Has the BRIC bull become the BRIC bear? And what's that mean for IT?
There's a somewhat alarming story on Dow Jones' MarketWatch this morning explaining that the world's most prominent emerging economies -- Brazil, Russia, India and China, or BRIC for short -- are beginning to fade.
Replacing them? Poland, Turkey, Peru, Colombia, Indonesia, the Philippines, Ghana and Uganda.
(That's "PUGPICTP" or "PIGPUTPC" at best, which sounds mostly like when a ball joint fails in your car's suspension system. They've also been referred to as "New Tigers," though that just makes Michael Flatley look bad.)
MarketWatch's story focuses on the investor angle, naturally, but I can't help but wonder about the IT implications. You see, the BRIC nations -- China and India, especially -- have been technology's big growth area. At ZDNet, we've called BRIC "the future of enterprise IT growth," and tech's biggest players -- IBM, Cisco, HP, Lenovo, Dell -- have all invested heavily in the nations as their respective middle classes emerge, demanding services like banking and transport and retail and all the things citizens of developed nations enjoy.
As you might expect, these services require considerable technological infrastructure. So there's plenty of money to be made, and enterprise giants see emerging economies as a way to add incremental revenue and stoke the fires of growth, pleasing shareholders and bean-counters alike.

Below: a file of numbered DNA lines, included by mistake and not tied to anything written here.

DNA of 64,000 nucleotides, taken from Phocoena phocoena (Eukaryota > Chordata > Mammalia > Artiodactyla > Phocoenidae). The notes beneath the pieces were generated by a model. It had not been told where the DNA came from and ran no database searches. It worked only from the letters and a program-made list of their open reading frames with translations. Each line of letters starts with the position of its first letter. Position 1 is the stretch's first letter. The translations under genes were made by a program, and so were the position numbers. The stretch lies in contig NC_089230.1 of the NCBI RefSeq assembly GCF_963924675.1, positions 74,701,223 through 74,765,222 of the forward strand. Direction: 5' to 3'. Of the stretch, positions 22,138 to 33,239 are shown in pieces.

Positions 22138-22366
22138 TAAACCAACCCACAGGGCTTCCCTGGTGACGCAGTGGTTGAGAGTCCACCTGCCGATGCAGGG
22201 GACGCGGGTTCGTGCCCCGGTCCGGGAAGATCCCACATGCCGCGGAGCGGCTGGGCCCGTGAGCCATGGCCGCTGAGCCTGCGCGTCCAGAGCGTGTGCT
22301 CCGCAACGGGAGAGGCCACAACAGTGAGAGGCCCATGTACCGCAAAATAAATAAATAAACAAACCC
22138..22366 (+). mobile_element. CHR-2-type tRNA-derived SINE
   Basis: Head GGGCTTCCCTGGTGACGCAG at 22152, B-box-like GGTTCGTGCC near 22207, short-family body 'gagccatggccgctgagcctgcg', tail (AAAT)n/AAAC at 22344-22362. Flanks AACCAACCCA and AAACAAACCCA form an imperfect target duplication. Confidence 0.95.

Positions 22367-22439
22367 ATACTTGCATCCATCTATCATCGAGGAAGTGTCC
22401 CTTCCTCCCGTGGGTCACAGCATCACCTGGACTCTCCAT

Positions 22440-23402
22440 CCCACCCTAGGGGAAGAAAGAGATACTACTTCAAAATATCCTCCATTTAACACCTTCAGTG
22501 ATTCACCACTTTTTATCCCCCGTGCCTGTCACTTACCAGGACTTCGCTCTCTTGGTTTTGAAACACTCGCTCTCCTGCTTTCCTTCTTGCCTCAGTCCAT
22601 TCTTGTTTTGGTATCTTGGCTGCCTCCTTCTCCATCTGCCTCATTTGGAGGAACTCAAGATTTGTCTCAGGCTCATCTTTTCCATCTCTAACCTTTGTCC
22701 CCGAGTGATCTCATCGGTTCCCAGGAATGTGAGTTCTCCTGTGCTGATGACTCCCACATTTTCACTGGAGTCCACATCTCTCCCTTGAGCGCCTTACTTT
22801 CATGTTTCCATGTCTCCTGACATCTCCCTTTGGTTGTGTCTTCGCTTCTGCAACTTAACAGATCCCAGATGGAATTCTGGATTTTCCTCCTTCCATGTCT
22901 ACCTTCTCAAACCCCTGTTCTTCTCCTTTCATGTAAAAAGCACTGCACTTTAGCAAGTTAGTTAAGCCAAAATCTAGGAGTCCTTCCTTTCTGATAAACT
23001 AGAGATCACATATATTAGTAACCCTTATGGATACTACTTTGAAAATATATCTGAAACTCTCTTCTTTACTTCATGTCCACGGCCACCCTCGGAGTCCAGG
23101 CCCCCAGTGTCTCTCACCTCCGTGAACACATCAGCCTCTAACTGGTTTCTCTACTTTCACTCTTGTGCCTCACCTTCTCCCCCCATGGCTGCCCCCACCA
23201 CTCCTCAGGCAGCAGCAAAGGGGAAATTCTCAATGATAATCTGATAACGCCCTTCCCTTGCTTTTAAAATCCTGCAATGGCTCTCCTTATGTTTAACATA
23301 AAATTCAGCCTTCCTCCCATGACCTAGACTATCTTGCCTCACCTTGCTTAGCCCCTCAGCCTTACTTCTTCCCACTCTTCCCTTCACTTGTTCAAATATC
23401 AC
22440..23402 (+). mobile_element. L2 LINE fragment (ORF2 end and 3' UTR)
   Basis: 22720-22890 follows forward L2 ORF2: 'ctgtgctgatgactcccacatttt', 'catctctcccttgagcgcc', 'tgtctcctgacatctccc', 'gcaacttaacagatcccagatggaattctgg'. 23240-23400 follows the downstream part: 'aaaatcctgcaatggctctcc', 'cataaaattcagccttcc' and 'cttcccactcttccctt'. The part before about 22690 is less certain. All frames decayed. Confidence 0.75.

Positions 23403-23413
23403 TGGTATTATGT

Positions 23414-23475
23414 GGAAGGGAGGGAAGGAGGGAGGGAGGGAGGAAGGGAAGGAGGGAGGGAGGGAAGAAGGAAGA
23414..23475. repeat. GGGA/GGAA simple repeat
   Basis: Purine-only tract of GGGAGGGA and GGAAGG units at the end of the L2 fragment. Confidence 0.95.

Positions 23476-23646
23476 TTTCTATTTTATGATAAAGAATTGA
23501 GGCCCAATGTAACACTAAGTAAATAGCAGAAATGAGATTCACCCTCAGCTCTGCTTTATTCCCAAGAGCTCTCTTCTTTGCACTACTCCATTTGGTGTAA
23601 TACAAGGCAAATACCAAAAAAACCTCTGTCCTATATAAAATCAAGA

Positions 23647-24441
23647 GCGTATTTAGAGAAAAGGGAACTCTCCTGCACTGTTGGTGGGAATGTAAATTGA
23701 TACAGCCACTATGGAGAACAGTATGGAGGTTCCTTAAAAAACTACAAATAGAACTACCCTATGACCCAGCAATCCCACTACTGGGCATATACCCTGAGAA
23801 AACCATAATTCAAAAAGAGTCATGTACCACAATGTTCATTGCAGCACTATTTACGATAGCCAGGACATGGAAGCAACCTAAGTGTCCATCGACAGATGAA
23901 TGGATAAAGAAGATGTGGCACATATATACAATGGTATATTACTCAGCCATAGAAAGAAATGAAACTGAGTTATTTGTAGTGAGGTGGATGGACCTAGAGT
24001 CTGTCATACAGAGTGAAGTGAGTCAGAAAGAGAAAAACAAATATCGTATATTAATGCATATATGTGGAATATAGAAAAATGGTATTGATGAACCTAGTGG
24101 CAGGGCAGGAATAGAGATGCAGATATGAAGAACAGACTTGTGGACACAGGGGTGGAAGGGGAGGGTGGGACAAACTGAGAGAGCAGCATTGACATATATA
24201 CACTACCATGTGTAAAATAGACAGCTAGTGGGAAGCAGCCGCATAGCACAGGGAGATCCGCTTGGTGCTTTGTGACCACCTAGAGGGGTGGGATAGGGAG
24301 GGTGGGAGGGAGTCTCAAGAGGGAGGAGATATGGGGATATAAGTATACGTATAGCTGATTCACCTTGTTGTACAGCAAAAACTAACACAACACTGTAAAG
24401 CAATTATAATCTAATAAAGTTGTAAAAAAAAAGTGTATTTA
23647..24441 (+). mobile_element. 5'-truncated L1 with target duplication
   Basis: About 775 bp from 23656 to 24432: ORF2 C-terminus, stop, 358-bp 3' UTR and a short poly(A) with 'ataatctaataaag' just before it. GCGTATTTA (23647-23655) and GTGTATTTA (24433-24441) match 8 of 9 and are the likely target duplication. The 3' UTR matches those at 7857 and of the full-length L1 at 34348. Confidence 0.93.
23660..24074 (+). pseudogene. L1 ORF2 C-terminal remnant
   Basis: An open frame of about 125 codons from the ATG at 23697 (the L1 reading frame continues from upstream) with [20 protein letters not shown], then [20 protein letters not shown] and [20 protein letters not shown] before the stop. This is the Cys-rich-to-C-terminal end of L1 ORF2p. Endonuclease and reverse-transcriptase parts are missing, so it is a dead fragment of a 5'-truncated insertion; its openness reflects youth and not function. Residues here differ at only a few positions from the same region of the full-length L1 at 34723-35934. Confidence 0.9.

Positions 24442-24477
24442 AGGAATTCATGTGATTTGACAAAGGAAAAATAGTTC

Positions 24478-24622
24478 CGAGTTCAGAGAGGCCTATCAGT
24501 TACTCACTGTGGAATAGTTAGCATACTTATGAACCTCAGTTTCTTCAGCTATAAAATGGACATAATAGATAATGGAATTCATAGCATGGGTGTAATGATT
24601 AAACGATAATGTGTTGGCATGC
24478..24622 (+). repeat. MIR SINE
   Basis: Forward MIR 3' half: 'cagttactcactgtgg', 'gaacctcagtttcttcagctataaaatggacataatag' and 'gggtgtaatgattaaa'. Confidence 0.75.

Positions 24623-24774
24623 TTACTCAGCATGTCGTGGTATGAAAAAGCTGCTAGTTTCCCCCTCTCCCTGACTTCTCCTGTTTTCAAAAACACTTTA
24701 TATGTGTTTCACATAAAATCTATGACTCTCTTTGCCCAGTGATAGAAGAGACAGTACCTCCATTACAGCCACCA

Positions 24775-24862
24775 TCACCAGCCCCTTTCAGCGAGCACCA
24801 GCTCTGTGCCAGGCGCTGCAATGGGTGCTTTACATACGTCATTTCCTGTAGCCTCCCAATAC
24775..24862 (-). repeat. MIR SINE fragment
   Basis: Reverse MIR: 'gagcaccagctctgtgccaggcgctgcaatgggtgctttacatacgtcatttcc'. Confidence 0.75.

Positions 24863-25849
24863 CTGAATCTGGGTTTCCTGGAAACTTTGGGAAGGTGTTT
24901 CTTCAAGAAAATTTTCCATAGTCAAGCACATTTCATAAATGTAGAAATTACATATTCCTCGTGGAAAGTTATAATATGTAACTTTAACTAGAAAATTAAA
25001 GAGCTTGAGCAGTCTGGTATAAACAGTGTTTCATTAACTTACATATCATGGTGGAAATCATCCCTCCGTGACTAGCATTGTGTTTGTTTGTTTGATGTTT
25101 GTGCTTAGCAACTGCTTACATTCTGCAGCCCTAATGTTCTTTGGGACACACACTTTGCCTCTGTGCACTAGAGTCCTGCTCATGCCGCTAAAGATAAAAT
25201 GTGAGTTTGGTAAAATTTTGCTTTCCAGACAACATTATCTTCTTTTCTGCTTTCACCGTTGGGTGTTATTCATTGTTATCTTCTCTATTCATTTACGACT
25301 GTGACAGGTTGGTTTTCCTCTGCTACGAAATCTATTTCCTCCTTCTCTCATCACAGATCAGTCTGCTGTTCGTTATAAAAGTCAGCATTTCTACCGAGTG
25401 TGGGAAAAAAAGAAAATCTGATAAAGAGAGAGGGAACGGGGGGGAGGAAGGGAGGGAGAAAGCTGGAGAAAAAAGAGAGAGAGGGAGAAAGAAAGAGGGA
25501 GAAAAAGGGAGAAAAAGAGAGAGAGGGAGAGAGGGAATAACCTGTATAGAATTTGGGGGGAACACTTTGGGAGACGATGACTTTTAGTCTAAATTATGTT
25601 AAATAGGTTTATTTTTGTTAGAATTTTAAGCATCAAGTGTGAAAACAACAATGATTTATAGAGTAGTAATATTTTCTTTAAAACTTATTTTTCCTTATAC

Except there's not, at least by the current outlook. Last night, Dell revealed on a conference call that it was seeing a worldwide slowdown in spending. Asia-Pacific-Japan head Amit Medha admitted that the value of the Indian rupee is likely to hurt its business. Dell's still "cautiously optimistic" about the nation -- Cisco said the same earlier this month -- but that's still a stark difference from last year's sure thing.
To be clear, these companies are still seeing revenue growth in BRIC nations -- just not quite the runaway success they enjoyed in previous quarters. The question is whether this is a bump in the road or a longer-term problem. It's hard to believe the PUGPICTP group can compensate for the BRIC slowdown; aside from the major difference in scale -- India's population: 1.21 billion; Indonesia: 238 million -- they all remain interconnected economically. (It's no longer a positive thing, for example, that Poland is obligated to join the Euro zone in the next few years.)
I'm no economist, though, so take my dot-connecting with a grain of salt. What you should wonder, though, is whether the IT-demanding middle classes in emerging economies are decoupled enough from developed nations to keep tech's best companies on trajectory. In a globalized economy, are there any places left to escape?